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Culture, Art

Amelia Pelaez, Wifredo Lam, Jose Nicolas, Cuban art, social types

Cuban painting began in earnest in the 18th century with such artists as Jose Nicolas de la Escalera and Vicente Escobar. Late 18th- and early 19th-century artists were influenced by newly developed European and American printing techniques in lithography, a process that reproduced paintings cheaply. Suddenly the middle class was able to afford art, and artists created works for a new audience. Costumbrismo, an art form that satirized social types within Cuban society, was particularly popular beginning in the 1840s and 1850s. Victor Patricio de Landaluze, a painter and cartoonist, is the most recognized artist of this type. His oil paintings and watercolors stereotype the farmer, landowner, slave, and Afro-Cuban santeros (religious practitioners). Romantic landscape painting also characterized this period and idealized nationalism not in political terms but in an attachment to the islandís natural habitat.

With the introduction of European avant-garde styles in the 1920s and 1930s, a new generation of painters, such as Victor Manuel, Eduardo Abela, and Carlos Enriquez, concerned themselves with black and mulatto components of Cuban society. Their interests complemented anthropologist Fernando Ortizís argument that Afro-Cuban culture formed the distinguishing aspect of Cuban identity. Other painters, such as Fidelio Ponce de Leon or Aristides Fernandez, followed a different path by depicting certain dramatic or religious aspects of the human condition. Post-1930s painters such as Amelia Pelaez, Rene Portocarrero, and Mariano Rodriguez were linked to the literary group of Origenes and depicted modern, abstract variations of typically Cuban architecture features, such as domestic interiors, stained glass windows, and church facades.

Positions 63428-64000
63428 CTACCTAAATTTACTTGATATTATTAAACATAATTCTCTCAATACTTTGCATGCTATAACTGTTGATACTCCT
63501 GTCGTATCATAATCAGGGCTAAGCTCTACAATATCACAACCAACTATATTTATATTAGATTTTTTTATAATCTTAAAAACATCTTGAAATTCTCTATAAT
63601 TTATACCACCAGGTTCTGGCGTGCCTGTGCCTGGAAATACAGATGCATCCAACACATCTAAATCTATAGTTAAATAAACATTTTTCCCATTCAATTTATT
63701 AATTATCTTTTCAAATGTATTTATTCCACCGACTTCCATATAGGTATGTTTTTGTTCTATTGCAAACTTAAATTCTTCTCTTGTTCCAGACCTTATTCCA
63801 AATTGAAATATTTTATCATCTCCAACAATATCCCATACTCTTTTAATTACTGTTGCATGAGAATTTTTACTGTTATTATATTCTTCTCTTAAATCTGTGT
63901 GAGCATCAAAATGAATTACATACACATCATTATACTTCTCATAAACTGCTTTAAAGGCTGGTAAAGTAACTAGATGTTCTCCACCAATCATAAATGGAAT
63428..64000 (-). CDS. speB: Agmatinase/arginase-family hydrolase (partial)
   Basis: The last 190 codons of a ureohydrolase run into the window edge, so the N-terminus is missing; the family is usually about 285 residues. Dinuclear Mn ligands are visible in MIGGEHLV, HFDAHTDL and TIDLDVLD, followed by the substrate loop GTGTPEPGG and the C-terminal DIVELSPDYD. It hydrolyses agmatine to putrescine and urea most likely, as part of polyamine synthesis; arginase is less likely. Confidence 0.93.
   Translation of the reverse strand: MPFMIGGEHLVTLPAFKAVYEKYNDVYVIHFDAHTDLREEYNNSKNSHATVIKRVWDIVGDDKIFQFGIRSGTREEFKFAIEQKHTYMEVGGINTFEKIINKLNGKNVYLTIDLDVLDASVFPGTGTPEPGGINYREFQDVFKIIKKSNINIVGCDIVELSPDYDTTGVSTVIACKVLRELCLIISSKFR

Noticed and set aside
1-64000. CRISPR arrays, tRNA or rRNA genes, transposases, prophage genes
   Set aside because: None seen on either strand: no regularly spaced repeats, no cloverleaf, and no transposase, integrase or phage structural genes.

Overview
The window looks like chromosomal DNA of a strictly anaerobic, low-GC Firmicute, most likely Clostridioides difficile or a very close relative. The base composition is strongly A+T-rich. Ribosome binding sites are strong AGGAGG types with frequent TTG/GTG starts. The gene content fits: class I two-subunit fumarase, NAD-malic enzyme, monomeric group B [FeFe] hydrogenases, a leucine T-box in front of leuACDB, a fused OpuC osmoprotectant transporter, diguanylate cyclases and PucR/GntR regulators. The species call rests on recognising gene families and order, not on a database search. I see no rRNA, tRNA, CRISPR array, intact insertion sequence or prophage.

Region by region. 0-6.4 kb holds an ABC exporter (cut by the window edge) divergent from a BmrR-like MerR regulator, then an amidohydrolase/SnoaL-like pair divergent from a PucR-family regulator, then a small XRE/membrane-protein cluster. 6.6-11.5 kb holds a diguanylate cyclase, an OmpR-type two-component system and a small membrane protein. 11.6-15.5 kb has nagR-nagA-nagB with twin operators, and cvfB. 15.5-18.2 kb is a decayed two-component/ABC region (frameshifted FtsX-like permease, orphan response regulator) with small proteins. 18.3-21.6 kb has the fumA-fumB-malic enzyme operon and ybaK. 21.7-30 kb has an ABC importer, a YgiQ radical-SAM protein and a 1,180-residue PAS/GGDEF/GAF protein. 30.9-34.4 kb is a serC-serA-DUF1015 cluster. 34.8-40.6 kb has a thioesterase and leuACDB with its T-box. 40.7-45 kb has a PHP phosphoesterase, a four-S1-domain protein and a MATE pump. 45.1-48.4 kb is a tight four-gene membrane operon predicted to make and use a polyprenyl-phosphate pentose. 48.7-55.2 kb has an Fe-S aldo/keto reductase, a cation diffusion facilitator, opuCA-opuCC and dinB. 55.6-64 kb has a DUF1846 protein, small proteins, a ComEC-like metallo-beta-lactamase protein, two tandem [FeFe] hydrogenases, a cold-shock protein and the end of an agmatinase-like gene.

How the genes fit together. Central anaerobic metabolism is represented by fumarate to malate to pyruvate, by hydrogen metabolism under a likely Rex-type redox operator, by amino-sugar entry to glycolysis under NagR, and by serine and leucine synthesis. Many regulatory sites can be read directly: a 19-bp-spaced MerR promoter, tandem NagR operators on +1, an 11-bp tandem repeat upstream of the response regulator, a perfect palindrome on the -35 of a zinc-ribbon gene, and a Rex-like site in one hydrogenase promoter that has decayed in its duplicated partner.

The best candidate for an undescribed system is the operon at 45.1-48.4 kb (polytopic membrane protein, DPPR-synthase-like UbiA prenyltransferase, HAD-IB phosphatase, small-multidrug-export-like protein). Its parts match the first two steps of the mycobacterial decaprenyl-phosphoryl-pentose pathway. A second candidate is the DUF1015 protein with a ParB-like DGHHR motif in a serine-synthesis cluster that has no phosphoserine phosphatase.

During the 1950s a new group of painters, known as El Grupo de los 11, challenged the aesthetics of the former masters by introducing the abstract tendency with emphasis on geometric form and color rather than realism. Wifredo Lam worked most of his life in Paris and was influenced by Spanish painter Pablo Picasso, but he returned to Cuba in 1966 after the revolution to become a master teacher. His works incorporated surrealism while often featuring Afro-Cuban images.

After the 1959 revolution a number of painters left Cuba and established themselves mainly in Madrid and Paris. However, younger generations of artists both in Cuba and in exile introduced new and exciting dimensions to Cuban art. Between 1960 and 1980 much of Cuban art, particularly poster art, portrayed positive images of the revolution. Artists used simple materials to compose images of heroic sacrifice and military battles that brought socialism to the Americas and the world.

In the 1980s, as the problems of the revolutionary experiment became increasingly clear to most Cubans, a generation of artists in the island produced blatant criticism of the government. Their works derided incompetence, corruption, and hopelessness, and they even depicted scenes of torture, escape, and suicide. Many of these artists eventually chose exile over remaining in Cuba. In the 1990s Cuban artists attempted to travel abroad to learn contemporary styles. Their art often reflected their individual responses to isolation and frustration as well as the difficulties of daily life, which was a less theoretical, but no less serious, denunciation of the government.

Article key phrases:

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